Schools

Boston students launch new version of ‘Know Your Rights’ app

The updated version allows students to directly report incidents where schools violated their rights.

Savina Tapia, student representative to the School Committee, shows off the latest version of the app. Photo courtesy of Caitlin Donnelly

When members of the Boston Student Advisory Council launched the “Know Your Rights” app last spring, they wanted to do their part to decrease harsh disciplinary practices by listing information from the school’s code of conduct in a clear and interactive form. The app, which is the first in the nation dedicated to protecting students’ rights in discipline processes, received recognition from the White House and has since been downloaded more than 5,000 times.

But after instances of racism surfaced at Boston Latin School this past winter, the council wanted to do even more with the technology they created. They unveiled the ‘2.0’ version Monday afternoon, which council member Keondre McClay said is intended to empower students to report violations of their rights.

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“After students didn’t feel like the district handled the instances of racism at BLS, we wanted to give them the tools to work directly with the school, who also said they’d work with us to make sure our concerns were being heard,” the sophomore at Edward M. Kennedy Academy for Health Careers said.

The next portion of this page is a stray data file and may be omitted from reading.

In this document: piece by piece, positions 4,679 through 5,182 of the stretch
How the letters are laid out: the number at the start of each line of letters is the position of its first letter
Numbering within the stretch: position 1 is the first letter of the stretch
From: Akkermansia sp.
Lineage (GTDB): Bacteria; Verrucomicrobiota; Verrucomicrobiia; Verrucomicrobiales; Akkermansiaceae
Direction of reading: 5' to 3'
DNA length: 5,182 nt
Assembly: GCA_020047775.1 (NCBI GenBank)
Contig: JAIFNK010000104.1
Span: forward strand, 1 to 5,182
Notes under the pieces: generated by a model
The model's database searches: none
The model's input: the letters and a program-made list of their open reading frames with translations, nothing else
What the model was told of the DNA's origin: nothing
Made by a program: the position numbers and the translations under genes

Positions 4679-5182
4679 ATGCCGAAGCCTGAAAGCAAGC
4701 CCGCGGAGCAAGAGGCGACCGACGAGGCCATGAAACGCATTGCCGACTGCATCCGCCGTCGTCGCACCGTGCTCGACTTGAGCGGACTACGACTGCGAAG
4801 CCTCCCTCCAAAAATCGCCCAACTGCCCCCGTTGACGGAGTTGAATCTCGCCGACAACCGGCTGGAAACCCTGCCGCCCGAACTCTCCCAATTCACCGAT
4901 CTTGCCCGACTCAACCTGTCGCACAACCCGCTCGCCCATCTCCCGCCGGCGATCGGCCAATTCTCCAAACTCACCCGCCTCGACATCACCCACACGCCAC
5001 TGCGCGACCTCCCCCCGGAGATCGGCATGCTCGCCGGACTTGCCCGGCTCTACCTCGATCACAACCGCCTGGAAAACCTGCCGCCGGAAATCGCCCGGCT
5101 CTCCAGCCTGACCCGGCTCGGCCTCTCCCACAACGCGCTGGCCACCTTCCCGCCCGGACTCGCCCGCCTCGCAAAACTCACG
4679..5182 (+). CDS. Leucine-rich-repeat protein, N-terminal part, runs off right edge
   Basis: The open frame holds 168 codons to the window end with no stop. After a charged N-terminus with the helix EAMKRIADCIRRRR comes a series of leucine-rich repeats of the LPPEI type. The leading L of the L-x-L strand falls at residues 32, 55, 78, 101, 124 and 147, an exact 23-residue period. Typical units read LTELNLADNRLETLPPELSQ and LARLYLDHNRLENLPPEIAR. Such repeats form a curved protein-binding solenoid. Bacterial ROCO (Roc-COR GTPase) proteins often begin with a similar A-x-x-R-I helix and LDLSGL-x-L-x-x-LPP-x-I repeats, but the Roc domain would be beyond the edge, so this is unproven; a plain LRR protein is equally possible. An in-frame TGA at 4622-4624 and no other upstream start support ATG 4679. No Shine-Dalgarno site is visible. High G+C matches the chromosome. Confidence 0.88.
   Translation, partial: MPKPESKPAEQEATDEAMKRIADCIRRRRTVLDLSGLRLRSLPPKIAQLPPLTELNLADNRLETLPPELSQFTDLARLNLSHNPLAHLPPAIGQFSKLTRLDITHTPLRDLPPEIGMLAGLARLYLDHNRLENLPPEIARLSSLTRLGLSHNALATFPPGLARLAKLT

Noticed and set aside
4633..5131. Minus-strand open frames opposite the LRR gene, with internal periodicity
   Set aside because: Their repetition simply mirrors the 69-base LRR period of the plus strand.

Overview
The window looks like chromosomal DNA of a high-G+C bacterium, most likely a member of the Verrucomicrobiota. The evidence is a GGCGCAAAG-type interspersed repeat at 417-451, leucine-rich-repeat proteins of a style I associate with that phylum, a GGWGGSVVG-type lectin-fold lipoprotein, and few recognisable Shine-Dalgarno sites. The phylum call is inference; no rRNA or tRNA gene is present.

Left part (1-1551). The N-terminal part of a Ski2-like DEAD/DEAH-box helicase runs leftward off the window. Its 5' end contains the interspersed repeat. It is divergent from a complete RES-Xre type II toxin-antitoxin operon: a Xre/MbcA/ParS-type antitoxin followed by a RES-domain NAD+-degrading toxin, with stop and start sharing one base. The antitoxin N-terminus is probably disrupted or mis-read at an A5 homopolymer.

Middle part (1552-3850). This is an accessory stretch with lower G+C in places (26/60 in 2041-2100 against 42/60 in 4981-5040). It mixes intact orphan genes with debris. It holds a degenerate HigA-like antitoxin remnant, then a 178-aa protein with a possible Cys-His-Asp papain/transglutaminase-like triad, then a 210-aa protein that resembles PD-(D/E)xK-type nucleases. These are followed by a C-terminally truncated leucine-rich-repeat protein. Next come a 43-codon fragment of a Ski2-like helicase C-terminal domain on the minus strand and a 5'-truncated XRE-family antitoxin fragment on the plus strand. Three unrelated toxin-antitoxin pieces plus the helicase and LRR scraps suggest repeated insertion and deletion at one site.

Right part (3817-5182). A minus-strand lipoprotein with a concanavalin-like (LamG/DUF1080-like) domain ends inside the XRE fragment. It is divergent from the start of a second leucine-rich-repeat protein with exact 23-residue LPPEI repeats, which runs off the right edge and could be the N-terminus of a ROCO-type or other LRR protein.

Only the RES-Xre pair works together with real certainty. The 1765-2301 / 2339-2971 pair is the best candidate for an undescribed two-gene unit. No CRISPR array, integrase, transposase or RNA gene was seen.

Now, by clicking a button within the app, students will be redirected to the Boston Public Schools “Code of Conduct Grievance Form,” where they can receive step-by-step instructions about how to handle incidents where their rights were violated. Once the complaint is filed, the form says someone from the Office of Equity will respond within three days.

“A lot of big district language used by officials doesn’t make sense to kids,” McClay said. “We wanted to make it clear so even middle schoolers could be informed, too.”

The council members are a group of elected student activists working to address student-identified issues in the district. They launched the app because they wanted students of color, especially those from low-income backgrounds, to have access to their rights because they’re often faced with high rates of suspension and expulsion.

McClay said the app connects students with support and legal services if they do face punitive action. It also addresses less serious matters, such as what to do if a cell phone is taken away.

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“It’s an amazing thing to help students protect themselves,” he said. “Students don’t care about pulling out rule books and trying to sift through them, but with this app the power is in their hands.”

The app is available for Android on Google Play, and can be accessed on any device through visiting its website.

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